Employees at Netflix will halt work on Wednesday in a virtual walkout to condemn the streaming platform’s handling of complaints against Dave Chappelle’s new special.
The action is the latest in a string of highly visible organizing efforts in the tech sector, as workers increasingly take their grievances about company policies and decisions public.
“Three years ago, a worker walkout at a major tech company would have been unthinkable,” said Veena Dubal, a labor law professor at the University of California, Hastings. “White collar workers across the world now understand their labor power, and their ability to change the unethical practices of their employer by withholding their labor.”
On Monday, the transgender employee resources group behind the walkout released a list of specific demands of Netflix, including more funding for trans creators, recruiting more diverse employees, and flagging anti-trans content on the platform.
Tensions at Netflix started in early October, when Netflix leaders doubled down on their support for comedian Dave Chappelle following criticism from viewers, the queer media watchdog Glaad as well as some employees that Chappelle’s new show contained jokes that were anti-trans.
As internal criticism grew, Netflix leaders continued to defend the special. Reed Hastings, the co-chief executive, reportedly said on an internal message board: “I do believe that our commitment to artistic expression and pleasing our members is the right long-term choice for Netflix, and that we are on the right side, but only time will tell.”
Ted Sarandos, the other co-CEO, claimed in an email obtained by Variety: “While some employees disagree, we have a strong belief that content on screen doesn’t directly translate to real-world harm.” He added: “Adults can watch violence, assault and abuse – or enjoy shocking stand-up comedy – without it causing them to harm others.”
The Sarandos memo in particular fueled the walkout, according to the Hollywood Reporter. “The memo was very disrespectful,” a staffer told the outlet on the condition of anonymity. “It didn’t invite a robust conversation about this hard topic, and that’s normally how things go.”
Meanwhile, Netflix temporarily suspended Terra Field, a trans employee, who had tweeted that Chappelle “attacks the trans community, and the very validity of transness” and tied such comments to real-world violence. The company said Field was suspended because she had attended a meeting she was not invited to, but it later conceded she had “no ill intent”.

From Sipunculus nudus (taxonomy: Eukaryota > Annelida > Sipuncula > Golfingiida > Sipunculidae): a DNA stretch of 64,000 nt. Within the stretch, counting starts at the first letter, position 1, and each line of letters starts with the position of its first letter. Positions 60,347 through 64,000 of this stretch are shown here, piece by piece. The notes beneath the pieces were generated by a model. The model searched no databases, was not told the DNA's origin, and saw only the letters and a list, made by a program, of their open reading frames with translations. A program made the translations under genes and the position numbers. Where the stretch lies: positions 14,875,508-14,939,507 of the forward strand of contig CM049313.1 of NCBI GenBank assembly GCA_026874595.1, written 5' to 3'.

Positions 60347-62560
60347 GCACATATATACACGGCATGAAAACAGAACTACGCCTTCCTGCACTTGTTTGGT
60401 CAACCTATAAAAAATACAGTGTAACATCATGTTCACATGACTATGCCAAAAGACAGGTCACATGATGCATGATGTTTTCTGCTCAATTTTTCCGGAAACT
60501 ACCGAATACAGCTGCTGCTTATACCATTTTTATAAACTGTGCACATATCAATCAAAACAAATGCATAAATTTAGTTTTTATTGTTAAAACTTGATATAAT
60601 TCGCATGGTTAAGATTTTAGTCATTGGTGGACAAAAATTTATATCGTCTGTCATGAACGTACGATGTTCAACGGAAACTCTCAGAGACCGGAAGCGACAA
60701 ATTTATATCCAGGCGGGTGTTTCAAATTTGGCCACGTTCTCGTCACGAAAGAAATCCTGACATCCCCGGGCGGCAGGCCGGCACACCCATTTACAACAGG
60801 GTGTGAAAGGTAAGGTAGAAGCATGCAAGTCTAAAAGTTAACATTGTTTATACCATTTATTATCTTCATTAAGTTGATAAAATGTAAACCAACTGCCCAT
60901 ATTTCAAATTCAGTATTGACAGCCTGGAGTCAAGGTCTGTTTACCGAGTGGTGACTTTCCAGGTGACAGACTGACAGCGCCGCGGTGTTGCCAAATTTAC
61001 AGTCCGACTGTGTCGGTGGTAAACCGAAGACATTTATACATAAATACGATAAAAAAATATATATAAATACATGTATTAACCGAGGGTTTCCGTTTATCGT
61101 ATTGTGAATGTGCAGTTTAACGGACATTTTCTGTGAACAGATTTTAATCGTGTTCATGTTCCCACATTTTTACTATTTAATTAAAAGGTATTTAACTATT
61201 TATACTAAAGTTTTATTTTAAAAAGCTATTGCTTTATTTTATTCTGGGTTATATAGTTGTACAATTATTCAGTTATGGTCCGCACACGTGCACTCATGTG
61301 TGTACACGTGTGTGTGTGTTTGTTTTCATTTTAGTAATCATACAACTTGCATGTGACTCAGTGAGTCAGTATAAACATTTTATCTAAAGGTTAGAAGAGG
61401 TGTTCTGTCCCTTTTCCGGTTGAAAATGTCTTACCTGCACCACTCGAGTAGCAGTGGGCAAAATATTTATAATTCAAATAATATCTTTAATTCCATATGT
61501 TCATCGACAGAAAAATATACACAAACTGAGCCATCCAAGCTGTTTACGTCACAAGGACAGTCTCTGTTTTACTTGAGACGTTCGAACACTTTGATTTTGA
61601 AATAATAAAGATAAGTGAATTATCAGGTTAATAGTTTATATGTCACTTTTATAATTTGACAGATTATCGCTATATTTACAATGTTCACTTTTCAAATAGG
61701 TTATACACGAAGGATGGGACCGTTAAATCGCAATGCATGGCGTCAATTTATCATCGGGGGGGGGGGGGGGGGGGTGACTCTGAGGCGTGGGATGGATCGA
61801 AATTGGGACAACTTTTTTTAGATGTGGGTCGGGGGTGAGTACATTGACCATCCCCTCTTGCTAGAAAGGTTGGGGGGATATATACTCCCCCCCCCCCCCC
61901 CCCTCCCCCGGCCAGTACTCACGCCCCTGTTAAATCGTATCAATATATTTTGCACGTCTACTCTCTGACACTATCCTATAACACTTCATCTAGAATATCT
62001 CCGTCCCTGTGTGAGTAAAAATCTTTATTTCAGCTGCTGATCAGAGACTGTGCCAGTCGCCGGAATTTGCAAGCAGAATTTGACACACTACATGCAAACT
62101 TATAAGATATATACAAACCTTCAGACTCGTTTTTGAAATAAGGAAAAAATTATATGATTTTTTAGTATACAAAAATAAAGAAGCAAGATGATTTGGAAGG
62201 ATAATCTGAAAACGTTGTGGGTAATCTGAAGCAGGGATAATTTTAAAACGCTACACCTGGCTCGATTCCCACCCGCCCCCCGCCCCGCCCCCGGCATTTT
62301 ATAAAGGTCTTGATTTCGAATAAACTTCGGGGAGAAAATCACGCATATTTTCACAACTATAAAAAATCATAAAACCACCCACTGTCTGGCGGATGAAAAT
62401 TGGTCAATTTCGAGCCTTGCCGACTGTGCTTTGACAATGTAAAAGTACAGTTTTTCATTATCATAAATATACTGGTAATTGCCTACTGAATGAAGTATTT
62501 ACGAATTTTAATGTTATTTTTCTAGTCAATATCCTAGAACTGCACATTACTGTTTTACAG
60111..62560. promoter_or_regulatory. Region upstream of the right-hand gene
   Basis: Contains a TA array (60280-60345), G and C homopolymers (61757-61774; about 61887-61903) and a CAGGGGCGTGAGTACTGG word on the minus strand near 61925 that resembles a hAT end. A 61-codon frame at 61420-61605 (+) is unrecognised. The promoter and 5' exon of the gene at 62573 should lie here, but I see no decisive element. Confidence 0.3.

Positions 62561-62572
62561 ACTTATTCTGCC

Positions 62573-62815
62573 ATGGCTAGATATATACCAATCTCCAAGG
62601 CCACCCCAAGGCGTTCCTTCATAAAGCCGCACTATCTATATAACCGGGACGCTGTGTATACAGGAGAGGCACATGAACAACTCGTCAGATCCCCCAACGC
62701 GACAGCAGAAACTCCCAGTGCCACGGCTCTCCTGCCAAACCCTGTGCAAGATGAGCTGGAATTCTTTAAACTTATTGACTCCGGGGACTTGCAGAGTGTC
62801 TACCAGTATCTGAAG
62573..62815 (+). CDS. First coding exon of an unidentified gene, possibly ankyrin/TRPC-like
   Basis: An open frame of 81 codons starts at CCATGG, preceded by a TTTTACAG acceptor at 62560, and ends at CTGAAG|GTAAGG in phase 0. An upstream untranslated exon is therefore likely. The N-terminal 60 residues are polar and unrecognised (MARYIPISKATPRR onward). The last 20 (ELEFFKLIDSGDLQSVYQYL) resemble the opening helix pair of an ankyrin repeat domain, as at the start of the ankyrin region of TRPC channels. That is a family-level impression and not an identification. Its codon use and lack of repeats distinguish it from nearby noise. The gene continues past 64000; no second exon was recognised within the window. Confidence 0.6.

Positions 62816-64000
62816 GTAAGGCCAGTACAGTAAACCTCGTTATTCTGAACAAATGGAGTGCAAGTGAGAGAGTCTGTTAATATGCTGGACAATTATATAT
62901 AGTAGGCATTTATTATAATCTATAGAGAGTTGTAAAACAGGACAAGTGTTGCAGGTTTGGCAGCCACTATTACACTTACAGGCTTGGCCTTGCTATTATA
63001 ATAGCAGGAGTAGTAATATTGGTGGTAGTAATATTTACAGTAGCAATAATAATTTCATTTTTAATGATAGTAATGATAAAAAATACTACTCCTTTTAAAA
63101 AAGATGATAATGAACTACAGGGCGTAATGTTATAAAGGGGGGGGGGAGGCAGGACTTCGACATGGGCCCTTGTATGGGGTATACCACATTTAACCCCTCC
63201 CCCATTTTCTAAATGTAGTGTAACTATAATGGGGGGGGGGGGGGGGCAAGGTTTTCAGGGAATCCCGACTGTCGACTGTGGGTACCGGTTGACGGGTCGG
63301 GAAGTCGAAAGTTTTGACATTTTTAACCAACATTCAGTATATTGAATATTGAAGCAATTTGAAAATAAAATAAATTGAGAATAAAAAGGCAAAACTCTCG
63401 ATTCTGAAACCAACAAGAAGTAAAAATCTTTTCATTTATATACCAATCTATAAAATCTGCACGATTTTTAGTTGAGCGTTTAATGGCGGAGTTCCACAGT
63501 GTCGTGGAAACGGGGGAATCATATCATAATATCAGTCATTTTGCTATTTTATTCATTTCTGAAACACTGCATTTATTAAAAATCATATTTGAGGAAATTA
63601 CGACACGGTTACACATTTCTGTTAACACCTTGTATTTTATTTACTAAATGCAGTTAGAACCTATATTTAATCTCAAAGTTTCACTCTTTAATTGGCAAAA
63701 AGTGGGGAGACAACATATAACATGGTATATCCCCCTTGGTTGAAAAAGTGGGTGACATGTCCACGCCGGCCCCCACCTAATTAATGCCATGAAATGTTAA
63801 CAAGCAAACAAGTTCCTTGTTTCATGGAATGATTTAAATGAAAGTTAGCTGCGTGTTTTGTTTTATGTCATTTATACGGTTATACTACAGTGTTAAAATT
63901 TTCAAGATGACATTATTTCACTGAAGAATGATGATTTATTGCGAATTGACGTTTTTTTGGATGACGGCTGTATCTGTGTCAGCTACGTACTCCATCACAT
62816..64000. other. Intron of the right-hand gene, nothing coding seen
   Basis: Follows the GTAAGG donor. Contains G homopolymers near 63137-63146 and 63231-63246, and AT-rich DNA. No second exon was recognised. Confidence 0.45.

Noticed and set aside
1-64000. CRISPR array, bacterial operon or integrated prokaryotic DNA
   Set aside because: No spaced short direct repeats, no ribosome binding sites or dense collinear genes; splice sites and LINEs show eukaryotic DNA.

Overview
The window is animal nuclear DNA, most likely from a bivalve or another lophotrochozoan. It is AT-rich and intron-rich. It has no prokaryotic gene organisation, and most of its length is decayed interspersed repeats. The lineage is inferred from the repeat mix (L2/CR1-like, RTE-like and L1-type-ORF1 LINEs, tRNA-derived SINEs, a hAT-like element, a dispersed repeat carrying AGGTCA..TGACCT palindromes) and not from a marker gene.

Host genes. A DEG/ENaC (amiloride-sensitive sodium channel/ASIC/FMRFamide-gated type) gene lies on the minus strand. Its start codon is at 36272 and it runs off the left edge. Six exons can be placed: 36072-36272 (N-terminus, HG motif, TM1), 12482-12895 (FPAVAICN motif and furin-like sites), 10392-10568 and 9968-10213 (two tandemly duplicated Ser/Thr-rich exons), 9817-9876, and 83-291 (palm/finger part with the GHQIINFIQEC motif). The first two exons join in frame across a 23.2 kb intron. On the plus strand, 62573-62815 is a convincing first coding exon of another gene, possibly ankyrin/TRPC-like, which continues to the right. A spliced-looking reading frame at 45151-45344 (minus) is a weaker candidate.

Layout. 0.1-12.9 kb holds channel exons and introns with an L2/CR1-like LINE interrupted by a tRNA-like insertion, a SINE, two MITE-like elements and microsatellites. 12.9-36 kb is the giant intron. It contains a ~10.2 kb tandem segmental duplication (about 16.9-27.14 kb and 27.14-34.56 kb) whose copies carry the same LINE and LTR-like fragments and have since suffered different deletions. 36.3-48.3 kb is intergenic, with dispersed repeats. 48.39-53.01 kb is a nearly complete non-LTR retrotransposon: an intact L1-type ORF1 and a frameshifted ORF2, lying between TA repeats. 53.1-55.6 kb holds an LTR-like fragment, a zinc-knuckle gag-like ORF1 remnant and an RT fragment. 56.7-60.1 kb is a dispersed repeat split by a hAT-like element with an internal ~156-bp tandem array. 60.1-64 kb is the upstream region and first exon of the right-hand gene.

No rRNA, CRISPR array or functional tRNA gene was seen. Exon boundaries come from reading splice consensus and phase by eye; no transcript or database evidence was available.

Netflix fired another trans worker who had been involved in organizing the walkout on allegations of leaking internal documents to the press.
“We understand this employee may have been motivated by disappointment and hurt with Netflix, but maintaining a culture of trust and transparency is core to our company,” a Netflix spokesperson told the Guardian about that decision last week.
The employee on Tuesday identified themself as B Pagels-Minor in an interview with the New York Times and denied “leaking sensitive information to the press”.
Social media event pages for the walkout have advertised a rally outside the Netflix headquarters in Los Angeles featuring public figures and speakers.
Staffers participating in the virtual walkout have vowed to halt work and focus on efforts to support the trans community.
‘A wave of worker walkouts’
In this week alone, there are protests at Netflix, the grocery delivery platform Instacart, and Facebook by its content moderators. Uber drivers globally went on strike in 2019. Hundreds of Amazon workers walked out to protest the company’s climate policies in 2019.
Walkouts have become an increasingly common tactic among tech employees. “We are seeing a wave of them,” said Jess Kutch, executive director of the Solidarity Fund, which raises money to support employees engaged in workplace organizing – including at Netflix.
Google employees were among the first to deploy the strategy on a large scale in 2018, when more than 20,000 workers around the world walked out over the news that the company had given a $90m severance package to an executive who was forced to step down over sexual misconduct allegations (which he has denied).
The incensed workers decried a culture of silence about sexual harassment and systemic racism and demanded Google make concrete changes to address such issues within the company. In particular, they targeted Google’s use of forced arbitration – a practice common in the tech industry in which workers settle legal disputes in a private forum, making it almost impossible for workers to sue their bosses in court and keep repeat offenders from being publicly recognized.
The November 2018 action changed the way workers in the tech industry…